Several major networks also provide phone tracking services, under the guise of friend and family locators. AT&T has its Family Map, Sprint has Guardian, Verizon provides Family Locator, and T-Mobile has the awkwardly named FamilyWhere app. All come with a free trial, but you’ll have to pay a subscription to continue using them.

Non-smartphone users don’t have as many options when it comes to sharing their whereabouts, but it’s definitely still possible. There used to be more free services out there, but as me mentioned before, InstaMapper and Google Latitude are now defunct, so your best bet for keeping tabs on a feature phone is AccuTracking. The app’s website looks like it’s from 1996, but don’t let that scare you away — it works really well.

Tracking someone else’s phone without their permission

It’s best to be upfront about tracking somebody and respect their right to privacy, but if you absolutely must track a phone without the owner’s consent or knowledge (i.e. if you’re a parent), here are a few tips on how to do it.

Tracking a smartphone user is relatively simple. The easiest method is to install a tracking app on the person’s phone whenever you get a chance to do so discreetly. There are dozens of apps out there that’ll get the job done. Just install whatever app you choose when the person is sleeping or they leave to go somewhere — and don’t forget to hide the icon of whatever app you install. You can place it in an obscure folder and hope they don’t notice it too soon, or you can also install an app hider program (like Poof for example) to make the icon disappear entirely.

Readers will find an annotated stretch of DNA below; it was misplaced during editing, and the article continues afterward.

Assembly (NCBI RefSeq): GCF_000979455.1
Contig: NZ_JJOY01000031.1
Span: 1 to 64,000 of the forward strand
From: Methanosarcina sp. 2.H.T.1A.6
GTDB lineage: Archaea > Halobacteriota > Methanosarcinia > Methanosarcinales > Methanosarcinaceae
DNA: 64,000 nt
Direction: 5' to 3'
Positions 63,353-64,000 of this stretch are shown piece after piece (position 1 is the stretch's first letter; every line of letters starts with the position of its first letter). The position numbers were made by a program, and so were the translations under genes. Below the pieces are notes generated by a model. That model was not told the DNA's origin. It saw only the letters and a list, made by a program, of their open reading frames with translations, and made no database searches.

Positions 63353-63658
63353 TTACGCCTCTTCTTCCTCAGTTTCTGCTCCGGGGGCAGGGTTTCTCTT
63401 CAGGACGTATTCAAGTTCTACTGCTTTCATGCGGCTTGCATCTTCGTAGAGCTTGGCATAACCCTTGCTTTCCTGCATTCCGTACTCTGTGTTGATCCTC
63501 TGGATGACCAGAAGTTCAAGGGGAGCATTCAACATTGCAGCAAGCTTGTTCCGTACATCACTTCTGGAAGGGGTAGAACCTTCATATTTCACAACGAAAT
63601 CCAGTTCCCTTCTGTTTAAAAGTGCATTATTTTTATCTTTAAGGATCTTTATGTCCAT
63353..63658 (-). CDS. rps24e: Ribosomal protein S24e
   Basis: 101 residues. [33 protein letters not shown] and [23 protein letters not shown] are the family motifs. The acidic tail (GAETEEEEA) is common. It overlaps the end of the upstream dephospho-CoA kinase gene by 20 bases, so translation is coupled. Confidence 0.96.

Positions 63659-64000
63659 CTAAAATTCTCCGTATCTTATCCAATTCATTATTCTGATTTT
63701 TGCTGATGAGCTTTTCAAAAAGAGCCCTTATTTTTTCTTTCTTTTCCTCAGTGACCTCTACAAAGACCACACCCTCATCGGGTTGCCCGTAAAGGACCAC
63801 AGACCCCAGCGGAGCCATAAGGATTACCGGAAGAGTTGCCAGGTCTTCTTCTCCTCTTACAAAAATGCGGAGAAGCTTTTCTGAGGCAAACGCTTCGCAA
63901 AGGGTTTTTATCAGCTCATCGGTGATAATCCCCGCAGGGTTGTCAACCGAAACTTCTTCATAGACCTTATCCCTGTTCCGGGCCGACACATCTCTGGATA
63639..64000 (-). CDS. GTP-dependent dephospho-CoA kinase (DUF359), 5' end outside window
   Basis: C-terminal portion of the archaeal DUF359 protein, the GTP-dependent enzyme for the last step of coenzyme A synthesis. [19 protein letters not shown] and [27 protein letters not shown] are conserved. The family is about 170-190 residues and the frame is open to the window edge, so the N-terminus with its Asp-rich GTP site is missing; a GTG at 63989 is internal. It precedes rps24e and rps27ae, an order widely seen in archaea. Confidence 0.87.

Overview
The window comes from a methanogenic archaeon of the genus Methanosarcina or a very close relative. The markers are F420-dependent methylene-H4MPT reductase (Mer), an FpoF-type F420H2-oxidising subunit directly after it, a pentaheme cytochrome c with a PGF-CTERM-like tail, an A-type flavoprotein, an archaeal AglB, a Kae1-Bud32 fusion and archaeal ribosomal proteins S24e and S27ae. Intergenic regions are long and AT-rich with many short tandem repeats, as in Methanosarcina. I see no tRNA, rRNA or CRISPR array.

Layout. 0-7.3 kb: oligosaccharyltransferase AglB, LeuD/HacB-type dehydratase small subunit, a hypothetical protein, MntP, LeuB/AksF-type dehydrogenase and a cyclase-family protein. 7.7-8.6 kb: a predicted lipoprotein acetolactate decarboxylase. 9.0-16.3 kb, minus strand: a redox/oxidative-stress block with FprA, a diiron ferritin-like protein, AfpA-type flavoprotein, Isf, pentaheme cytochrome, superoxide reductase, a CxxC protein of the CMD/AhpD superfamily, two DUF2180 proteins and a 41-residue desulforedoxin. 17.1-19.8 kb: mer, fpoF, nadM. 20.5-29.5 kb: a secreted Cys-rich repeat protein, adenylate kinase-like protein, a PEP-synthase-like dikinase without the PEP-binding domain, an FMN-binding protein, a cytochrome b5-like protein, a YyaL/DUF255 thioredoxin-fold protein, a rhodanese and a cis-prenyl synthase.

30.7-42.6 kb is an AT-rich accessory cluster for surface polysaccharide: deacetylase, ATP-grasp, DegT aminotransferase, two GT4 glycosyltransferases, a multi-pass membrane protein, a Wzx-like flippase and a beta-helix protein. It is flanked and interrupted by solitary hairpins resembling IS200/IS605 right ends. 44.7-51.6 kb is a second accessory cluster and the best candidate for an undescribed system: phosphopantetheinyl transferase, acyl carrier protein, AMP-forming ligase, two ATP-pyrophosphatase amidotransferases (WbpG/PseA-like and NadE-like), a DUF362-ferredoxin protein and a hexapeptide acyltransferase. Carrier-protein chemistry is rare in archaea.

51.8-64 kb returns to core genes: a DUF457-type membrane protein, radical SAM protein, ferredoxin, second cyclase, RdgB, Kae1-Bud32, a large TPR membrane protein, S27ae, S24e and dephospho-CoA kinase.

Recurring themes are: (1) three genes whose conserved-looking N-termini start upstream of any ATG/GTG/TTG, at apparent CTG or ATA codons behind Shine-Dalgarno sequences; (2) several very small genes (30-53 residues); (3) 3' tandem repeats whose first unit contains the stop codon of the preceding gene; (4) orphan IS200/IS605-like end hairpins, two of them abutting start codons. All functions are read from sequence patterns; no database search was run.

Tracking a non-smartphone user is a bit more difficult since there aren’t as many options, but it’s essentially the same drill as above. If the phone is GPS-enabled, just wait until the person leaves their phone unattended for an extended period of time and install AccuTracking on it. Go through all the necessary steps to set up the account, make sure that it works, and then hide the evidence as best you can. Try to stash the app icon in an obscure folder so that the phone’s owner won’t discover it accidentally.

Unfortunately, if the phone you’re trying to track isn’t GPS-enabled, you’ll have to pull a James Bond maneuver and install a GPS chip on the phone before you can pinpoint its location. This might be a bit of an arduous task, as you’ll have to figure out which particular archaic model of phone they have, find and purchase a GPS chip that’s compatible with the device, and then successfully install the chip without the person’s knowledge. Try going to a specialty electronics shop or spy gear retailer to find the right hardware. The other option is locating the phone in question via triangulation, but doing it this way means gaining access to cell phone tower data — and the feds probably wouldn’t approve of that.